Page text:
How do we outsiders (i.e., non-Muslims) interpret the polling numbers recently published by Pew and Populus? Despite the positive spins that both Blair and Altikriti tried to give them, the numbers are troubling, especially when considered in the context of the more substantive responses of Muslims to both the numbers and the phenomenon of terrorism in their midst.
I think that one of the major approaches to interpreting both the polling data and the articulated reactions of Muslims to critics comes from considering the dynamics of “honor-shame cultures.”
When dealing with honor-shame cultures, one cannot expect people to show more solidarity with outsiders than with their own group. Indeed, one might paraphrase an honor-culture’s sense of solidarity with the expression, “my group (family, clan, nation, religion) right or wrong.” When it’s a question of someone killing your brother, you don’t ask yourself, “did he do it on purpose? was my brother responsible for provoking him?” You kill him. If you don’t, you lose your honor.
Civil society is built on the principle that justice trumps personal loyalties at least a significant amount of the time. When we speak of “moderates”, we basically mean people who are willing to acknowledge the justice claims of others, especially when it’s obvious… as for example the claim of a civilian not to be made a target by someone disgruntled with the way his government acts. The evidence for solidarity among Muslims — not necessarily ideological, but sentimental — is quite strong, and forbids the assumption that just because people don’t approve of the suicide attacks, that they a) “utterly oppose” them, or b) that they will condemn them.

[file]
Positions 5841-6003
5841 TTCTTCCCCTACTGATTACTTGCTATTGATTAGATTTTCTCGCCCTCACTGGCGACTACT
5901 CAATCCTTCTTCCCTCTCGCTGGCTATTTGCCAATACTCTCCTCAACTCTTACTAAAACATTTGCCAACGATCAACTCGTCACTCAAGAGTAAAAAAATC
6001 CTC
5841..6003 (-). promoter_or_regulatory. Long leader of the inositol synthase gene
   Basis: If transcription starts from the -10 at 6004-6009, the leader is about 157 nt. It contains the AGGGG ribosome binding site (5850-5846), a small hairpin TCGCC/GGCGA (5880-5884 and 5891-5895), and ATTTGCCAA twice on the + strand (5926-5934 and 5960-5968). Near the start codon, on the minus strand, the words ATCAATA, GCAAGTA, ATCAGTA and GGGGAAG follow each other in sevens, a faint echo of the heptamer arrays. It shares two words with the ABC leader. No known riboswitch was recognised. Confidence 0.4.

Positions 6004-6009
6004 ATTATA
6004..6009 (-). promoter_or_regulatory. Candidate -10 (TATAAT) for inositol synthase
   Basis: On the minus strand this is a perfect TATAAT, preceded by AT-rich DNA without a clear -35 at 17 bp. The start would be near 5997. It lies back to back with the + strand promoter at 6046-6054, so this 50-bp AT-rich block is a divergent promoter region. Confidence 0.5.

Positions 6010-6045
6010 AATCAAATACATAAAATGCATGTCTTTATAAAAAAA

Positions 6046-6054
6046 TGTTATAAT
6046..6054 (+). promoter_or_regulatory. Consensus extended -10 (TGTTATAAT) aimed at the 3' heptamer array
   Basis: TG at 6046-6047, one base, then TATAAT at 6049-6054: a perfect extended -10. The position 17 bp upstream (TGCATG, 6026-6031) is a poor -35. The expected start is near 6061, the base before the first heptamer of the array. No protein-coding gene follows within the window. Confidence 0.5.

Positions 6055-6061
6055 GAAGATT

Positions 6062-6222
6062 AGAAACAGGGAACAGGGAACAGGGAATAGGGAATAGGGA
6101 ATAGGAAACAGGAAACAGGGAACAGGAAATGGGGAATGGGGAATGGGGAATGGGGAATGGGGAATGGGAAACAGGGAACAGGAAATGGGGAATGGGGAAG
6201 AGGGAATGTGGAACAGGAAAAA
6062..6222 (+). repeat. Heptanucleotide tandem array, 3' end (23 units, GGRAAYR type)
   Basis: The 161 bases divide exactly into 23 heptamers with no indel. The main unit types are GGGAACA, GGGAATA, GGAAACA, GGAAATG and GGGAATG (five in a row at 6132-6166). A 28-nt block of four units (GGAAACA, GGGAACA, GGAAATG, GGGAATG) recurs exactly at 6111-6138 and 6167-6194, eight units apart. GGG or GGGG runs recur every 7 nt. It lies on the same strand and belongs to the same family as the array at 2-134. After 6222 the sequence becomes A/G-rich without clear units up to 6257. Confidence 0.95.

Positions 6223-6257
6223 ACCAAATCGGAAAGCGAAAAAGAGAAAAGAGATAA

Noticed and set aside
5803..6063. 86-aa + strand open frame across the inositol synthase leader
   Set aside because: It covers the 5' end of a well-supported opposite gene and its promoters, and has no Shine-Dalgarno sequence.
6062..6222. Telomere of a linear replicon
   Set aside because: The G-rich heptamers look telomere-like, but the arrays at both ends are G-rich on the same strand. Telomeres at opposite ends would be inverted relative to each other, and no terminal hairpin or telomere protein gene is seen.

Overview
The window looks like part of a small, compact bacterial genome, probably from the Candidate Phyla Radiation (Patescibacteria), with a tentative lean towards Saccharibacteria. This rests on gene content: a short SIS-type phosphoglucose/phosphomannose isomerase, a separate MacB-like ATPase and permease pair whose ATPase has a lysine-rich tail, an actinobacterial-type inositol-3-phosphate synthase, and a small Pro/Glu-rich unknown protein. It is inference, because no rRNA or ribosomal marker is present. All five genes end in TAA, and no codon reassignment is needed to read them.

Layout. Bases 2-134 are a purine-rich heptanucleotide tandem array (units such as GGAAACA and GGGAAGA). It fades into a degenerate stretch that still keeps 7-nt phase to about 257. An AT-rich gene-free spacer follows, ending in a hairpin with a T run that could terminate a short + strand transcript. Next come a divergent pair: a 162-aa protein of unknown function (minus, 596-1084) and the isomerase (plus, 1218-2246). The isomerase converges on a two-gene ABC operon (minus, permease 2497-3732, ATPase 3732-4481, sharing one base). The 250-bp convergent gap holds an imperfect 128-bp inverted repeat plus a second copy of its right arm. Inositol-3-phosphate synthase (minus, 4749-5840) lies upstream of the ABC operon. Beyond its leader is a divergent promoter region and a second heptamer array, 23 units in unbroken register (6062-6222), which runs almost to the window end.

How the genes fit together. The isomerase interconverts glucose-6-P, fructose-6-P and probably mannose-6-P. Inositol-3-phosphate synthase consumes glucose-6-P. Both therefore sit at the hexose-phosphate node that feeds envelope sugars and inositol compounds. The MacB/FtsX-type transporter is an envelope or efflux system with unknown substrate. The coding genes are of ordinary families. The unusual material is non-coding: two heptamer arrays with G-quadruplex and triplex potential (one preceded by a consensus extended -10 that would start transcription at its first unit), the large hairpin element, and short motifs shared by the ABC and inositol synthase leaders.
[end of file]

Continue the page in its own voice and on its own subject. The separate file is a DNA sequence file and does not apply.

Take the case of Marie Fatayi-Williams, whose son died in one of the 7-7 blasts (Hat tip MTL). She has asked Maniza Hussain, the mother of her child’s murderer, Hasib Hussain, to declare publicly that the attack was “wrong and her faith does not allow it.” The response so far has come from Hasib’s father, Mahmood, who claimed that, had he known what his son planned, he would have broken his legs to prevent him from doing it. But instead of making the declaration that Marie sought for, he takes refuge in denial that his son did it.
We are the victims, too – and in the same position as you are… We are decent people. I worked hard all my life. Please, please, please don’t say it’s something to do with me or that I know, my son knew, my wife knew. We are very, very decent people… I think it must have been somebody else on the bus. Not Hasib. He was a good boy. There’s not a shred of evidence that he was involved in it.
This isn’t quite conspiracy theory, but it operates as such. The father need not take responsibility for his son’s deeds; he can paint himself as a victim and solicit sympathy; and, apparently, he can avoid declaring the deed un-Islamic. Why this claim of innocence is a reason not to decry the deed — even if by another person/Muslim — is not clear from a moral point of view. But from the point of view of honor-solidarity, it is clear: There is only so far the Hussain parents will go in deploring what their son did, and declaring that it is un-Islamic is apparently too much. Recall the Dutch rapper Yassine SB who wanted to sing a song against the murderer of Theo Van Gogh and decided not lest he be shunned by his fellow Muslims.
We see this particular dynamic which lies at the heart of all the troubles the West in dealing with its Muslims. It’s not clear just what moderation is; not clear just where loyalties lie; not clear, when the peer pressure from radical Muslims is on, just how many “moderates” will resist. Nor is this even clear to the Muslims involved, caught between a civil society in which they find many advantages, and the atavistic call of tribal and religious loyalties enforced by an increasingly aggressive “community” of zealots.
(Note: Dual loyalties are not unique to Islam. Jews also feel them, as in the case of Jonathan Pollard. The issue is not so much whether they exist, but what the threshhold to abandoning the commitments to civil society. In Islam, that threshhold seems very low. Even denouncing terrorism — something the vast majority of Jews will do when a Jew commits an act of terrorism, like Baruch Goldstein — seems too high a price to pay for the tribal loyalties to fellow Muslims. Alas!
No one can say just how bad (or good) the situation is. But what we can say, is that spotting the demopaths and discrediting them, and thereby serving notice on those who inhabit the zone between being (willing) dupes of demopaths — those who support Qaradawi and insist they’re moderates — and knowing demopaths, is of utmost importance.